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Pollies to face questions over funding
The West Australian

The State's peak arts body has used the conjunction of festival season and the election campaign to fire a warning shot across the bows of the major political parties to ignore the arts at their peril.

Chamber of Arts and Culture chairman Warwick Hemsley said the commitment of both sides of politics would be put under the microscope at a public forum this month. "We want our major political parties to show how serious they are about the health of our arts sector," he said.

"There are some big issues facing this State as we go to the polls but we don't want arts and culture to fall between the cracks.

"This forum isn't an inquisition. It's an opportunity for our political parties to put on the record and demonstrate their commitment to the quality of life in our State through a long-term investment in the human capability and built capital of our arts sector."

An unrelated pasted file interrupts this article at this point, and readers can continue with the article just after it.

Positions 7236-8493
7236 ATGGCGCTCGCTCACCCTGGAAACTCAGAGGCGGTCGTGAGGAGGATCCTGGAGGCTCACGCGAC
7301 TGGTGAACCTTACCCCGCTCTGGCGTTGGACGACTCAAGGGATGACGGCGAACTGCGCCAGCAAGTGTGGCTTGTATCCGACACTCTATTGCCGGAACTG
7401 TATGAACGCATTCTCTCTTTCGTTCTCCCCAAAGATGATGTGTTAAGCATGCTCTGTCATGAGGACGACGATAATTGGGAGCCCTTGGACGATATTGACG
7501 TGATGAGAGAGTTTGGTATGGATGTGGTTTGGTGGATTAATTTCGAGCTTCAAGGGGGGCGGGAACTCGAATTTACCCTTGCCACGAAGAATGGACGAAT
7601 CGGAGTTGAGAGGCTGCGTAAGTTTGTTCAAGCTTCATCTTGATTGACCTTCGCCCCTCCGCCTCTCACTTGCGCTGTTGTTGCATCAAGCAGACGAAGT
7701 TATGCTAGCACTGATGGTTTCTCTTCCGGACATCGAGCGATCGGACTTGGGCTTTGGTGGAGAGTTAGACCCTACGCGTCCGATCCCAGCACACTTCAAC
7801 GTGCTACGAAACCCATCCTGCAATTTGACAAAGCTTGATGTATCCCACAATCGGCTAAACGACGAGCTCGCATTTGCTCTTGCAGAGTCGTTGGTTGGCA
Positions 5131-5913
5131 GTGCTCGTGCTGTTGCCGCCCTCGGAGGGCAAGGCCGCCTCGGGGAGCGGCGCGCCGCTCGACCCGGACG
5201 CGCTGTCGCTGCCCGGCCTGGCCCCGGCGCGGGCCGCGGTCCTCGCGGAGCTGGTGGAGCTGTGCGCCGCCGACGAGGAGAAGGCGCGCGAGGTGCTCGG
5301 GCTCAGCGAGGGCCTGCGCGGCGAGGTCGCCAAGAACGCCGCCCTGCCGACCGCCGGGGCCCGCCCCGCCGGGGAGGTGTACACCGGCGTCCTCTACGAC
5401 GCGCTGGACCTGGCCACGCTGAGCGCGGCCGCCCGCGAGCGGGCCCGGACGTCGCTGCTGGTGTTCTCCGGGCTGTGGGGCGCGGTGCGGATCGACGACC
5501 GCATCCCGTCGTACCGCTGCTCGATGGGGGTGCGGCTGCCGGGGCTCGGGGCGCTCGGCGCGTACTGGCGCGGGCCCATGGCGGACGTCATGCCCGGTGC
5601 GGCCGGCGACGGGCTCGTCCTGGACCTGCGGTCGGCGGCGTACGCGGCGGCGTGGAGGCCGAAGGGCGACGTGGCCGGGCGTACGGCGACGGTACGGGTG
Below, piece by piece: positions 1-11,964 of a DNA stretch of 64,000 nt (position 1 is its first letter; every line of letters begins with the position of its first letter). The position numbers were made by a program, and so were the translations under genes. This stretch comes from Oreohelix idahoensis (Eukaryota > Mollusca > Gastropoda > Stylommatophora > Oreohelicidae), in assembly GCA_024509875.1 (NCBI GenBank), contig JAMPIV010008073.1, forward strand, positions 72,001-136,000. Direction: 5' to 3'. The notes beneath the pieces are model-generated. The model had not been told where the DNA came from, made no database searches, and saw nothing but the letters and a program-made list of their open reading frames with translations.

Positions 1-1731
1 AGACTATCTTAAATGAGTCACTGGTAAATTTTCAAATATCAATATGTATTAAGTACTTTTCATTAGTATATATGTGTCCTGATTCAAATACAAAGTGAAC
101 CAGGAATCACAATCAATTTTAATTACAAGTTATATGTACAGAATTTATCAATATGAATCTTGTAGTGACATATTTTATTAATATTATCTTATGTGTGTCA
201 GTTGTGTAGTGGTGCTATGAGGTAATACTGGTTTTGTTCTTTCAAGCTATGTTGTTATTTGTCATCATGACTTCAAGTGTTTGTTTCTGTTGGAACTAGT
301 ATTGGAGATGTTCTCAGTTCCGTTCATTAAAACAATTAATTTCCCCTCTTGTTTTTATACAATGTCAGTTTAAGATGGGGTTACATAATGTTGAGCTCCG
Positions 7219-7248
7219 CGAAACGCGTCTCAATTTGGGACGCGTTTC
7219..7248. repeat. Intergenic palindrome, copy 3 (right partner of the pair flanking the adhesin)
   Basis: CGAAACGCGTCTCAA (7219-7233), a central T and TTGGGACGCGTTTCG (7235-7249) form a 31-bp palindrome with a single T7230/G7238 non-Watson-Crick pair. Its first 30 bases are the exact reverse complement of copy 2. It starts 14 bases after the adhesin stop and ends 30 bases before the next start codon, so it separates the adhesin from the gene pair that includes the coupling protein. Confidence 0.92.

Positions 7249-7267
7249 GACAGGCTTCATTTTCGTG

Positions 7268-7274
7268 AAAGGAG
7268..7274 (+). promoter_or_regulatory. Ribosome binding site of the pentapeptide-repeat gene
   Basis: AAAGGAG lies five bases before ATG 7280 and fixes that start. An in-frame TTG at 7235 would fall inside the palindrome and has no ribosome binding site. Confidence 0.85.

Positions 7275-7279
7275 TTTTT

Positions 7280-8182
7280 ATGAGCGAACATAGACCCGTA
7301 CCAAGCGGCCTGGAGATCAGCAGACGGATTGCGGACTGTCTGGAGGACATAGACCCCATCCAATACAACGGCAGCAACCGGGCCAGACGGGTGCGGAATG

Mr Hemsley said business and the wider community needed to support arts and culture but government funding for the sector had remained static or decreased at Federal and State levels.

Crucial areas that needed attention included the reintroduction of indexation of funding to arts organisations, increases in baseline funding and improved infrastructure.

He said it was exciting to see the energy brought to the city by the Perth International Arts Festival and Fringe World but local talent needed to be nurtured.

"It is noteworthy how many young people are participating in the experience," Mr Hemsley said. "It is adding enormous vitality to central Perth."

Culture and the Arts Minister John Day, shadow minister John Hyde, Greens MLC Lynn MacLaren and Nationals MLC Colin Holt will face questions at the Get Your Arts Into Gear forum at the De Parel spiegeltent in the Perth Cultural Centre on February 25.

Mr Hemsley said there had been growing bipartisan recognition of the importance of the sector but that had not translated into elevated funding across all levels of government.

He said the sector wanted the political parties to demonstrate a tangible plan for enhancing WA's liveability through arts and culture.

Mr Hemsley, a property millionaire who chairs the WA Opera and sits on the council of the National Gallery of Australia, took over from Rio Tinto boss Sam Walsh as the chairman of the arts lobby group two weeks ago.

The WA arts and culture sector employs more than 40,000 people.